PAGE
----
Its trams might be the slowest mode of commuting, but when it comes to public transport, Kolkata is regarded the most progressive city in the country, according to a new study.
The study of 84 cities across the world, titled 'Future of Urban Mobility 2.0', ranks Kolkata at 31 - highest among the six cities studied in India. While Mumbai (41) comes second, Chennai (54) comes third, followed by Hyderabad (55), Bangalore (65) and Delhi (79). The study was released on Monday by Arthur D Little, a management consultant based in Boston, and International Association of Public Transport (UITP).
The best cities, according to the study, are Hong Kong, Stockholm and Amsterdam while the worst are Baghdad, Hanoi and Atlanta. Kolkata fares better than several cities in developed countries including New York (35), Toronto (38) and Melbourne.
Some of the parameters that were taken into account are share of trips made in public transport, smart card penetration, road density, frequency of public transport and initiatives taken in the public sector.
Kolkata has more options – including the tram system. (TOI photo)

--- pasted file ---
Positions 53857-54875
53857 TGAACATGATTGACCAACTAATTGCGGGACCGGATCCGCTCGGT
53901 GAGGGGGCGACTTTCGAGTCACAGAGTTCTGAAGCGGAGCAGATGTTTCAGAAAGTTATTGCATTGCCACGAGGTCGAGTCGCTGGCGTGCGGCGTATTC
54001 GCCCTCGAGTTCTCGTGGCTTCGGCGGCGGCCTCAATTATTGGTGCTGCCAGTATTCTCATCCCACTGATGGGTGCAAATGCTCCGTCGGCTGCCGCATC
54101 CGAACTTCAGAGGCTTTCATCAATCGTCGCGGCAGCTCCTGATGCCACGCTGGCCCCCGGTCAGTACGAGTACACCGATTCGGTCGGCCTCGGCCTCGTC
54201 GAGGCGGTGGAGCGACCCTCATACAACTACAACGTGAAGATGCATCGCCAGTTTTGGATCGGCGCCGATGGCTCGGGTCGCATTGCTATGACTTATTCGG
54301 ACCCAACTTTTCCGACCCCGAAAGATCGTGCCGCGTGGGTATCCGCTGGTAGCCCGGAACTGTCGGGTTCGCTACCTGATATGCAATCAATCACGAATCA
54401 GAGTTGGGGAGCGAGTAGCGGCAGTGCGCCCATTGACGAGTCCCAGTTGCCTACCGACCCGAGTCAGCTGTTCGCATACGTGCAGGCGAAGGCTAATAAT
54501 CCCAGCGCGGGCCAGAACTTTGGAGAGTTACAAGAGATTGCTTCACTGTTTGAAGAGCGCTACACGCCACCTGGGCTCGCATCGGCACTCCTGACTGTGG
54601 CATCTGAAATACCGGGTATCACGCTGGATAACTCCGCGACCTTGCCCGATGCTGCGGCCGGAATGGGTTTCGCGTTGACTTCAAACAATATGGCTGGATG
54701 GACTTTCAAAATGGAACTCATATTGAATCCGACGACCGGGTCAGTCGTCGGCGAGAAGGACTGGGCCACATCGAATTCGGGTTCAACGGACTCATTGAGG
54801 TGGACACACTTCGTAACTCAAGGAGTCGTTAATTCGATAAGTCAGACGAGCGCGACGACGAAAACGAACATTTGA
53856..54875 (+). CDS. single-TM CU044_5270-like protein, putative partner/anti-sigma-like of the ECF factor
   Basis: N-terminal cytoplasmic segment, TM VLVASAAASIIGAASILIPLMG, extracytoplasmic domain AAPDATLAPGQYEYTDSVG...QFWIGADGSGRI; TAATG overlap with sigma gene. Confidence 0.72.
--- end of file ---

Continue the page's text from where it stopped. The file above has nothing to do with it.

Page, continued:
Experts say it is no surprise that Kolkata holds the top rank in the country as it has a array of options - including the age-old tram system, the new-age metro rail and 'intermediate public transport' systems like autorickshaws and taxis that go by the meter. More than half or 54% of all trips are made on public transport, according a study by the Union Ministry of Urban Development - the highest in the country. Though the government is on a banning spree, studies also show that some 11% of all trips are made on cycles and only 8% are made on cars - which is one of the lowest in the country.
Urban planning experts say a city with good public transport should have progressive land use policies, and that's where cities like Hong Kong and Singapore score. "These cities are most dense along the transit corridors, taking away the need for private vehicles," said Raj Cherubal, an expert working with the Tamil Nadu government on urban planning. "For example, in Hong Kong, parking is not allowed in buildings which are less than 500 m from a metro line. While on the one hand they have great public transport, there is also heavy restriction in private vehicles," he added.
Courtesy: The Times of India